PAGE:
Specsavers is calling for clarity over eyecare and work-related driving after research revealed employers are divided over their responsibilities.
The research involved more than 200 employers, in both the private and public sector, representing 356,611 employees.
More than a third (37%) of employers believe they are responsible, but 57% believe it is the responsibility of the individual employee. The remaining 6% did not know.
“This is a particularly confusing area of legislation,” said Laura Butler, corporate account manager for Specsavers Corporate Eyecare.
“By law, each individual is responsible for ensuring they are fit to drive. However, employers have a duty of care.
“The Health and Safety Executive states that health and safety law applies to on-the-road work activities as to all work activities and the risks should be effectively managed within a health and safety management system.”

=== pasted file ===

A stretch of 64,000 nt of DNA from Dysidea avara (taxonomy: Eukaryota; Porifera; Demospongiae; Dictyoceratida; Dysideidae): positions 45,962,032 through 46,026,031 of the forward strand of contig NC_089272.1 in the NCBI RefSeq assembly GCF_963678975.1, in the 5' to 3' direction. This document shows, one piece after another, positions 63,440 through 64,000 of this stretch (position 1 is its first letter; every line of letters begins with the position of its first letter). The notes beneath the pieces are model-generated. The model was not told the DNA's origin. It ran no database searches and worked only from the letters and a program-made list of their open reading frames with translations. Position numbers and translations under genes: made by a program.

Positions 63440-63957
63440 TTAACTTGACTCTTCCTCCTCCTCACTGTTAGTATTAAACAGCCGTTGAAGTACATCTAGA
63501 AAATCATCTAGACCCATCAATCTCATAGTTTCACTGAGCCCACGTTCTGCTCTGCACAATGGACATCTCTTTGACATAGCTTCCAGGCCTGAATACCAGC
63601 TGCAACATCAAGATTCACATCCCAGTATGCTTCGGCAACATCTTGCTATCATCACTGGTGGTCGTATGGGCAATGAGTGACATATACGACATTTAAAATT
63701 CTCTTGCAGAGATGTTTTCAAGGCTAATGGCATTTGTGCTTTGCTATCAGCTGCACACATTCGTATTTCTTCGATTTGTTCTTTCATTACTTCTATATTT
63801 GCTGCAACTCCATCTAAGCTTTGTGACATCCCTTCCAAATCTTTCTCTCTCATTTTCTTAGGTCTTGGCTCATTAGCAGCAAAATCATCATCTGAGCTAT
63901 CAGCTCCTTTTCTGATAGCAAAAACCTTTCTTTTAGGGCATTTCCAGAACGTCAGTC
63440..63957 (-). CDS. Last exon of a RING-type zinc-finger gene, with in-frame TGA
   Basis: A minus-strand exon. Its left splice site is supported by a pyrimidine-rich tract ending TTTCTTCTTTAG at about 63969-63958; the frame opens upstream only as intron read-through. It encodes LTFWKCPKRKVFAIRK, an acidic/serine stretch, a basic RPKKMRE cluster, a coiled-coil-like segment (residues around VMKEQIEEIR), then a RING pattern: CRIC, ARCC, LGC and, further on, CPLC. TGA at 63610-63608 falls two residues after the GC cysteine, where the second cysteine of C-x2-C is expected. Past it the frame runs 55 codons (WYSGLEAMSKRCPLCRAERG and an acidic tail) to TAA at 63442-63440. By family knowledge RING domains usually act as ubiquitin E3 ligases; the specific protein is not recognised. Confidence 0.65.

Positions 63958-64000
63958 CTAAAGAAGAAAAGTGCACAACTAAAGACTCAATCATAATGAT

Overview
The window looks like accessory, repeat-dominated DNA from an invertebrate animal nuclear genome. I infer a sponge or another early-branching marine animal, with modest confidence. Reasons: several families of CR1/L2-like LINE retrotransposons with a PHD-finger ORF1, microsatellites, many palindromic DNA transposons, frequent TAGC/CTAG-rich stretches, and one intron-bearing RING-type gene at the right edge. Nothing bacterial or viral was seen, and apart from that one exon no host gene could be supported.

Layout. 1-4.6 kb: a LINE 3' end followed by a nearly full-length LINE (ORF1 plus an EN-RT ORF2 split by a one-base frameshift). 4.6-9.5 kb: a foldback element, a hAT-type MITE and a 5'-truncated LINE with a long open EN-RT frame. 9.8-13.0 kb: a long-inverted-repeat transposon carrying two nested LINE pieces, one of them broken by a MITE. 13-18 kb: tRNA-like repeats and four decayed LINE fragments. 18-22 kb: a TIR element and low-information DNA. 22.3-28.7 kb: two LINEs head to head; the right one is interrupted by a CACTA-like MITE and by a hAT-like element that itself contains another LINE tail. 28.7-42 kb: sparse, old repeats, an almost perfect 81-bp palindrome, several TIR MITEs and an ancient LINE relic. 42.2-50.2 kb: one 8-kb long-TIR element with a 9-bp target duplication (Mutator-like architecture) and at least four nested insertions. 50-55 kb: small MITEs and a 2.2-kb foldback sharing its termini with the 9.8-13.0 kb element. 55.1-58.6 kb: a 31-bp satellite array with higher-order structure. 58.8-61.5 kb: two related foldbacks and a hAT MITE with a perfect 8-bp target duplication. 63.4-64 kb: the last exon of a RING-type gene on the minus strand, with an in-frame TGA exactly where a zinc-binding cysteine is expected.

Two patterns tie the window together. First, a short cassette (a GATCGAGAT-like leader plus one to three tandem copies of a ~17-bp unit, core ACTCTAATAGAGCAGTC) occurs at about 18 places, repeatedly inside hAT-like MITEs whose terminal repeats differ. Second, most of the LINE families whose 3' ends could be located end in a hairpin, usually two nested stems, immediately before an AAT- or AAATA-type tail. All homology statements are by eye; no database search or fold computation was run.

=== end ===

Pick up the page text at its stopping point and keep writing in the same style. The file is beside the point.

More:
Having good eyesight is a basic requirement of safe driving, yet many organisations do not have policies in place for testing eyesight or promoting the importance of ensuring good vision. Only one in four (26%) employers test the eyesight of their drivers.
As a minimum, employers should require staff to complete a mandate promising to inform the company if their eyesight deteriorates.
However, it is possible to suffer vision reduction of 40% before noticing a problem; for this reason, experts recommend eyesight testing at least every two years.
Many drivers ignore the advice; every year in the UK, 12.5 million people who are due an eyesight test do not have one.
A Fleet News poll discovered that one in five respondents last had their eyes tested more than two years ago (Fleet News, February 16).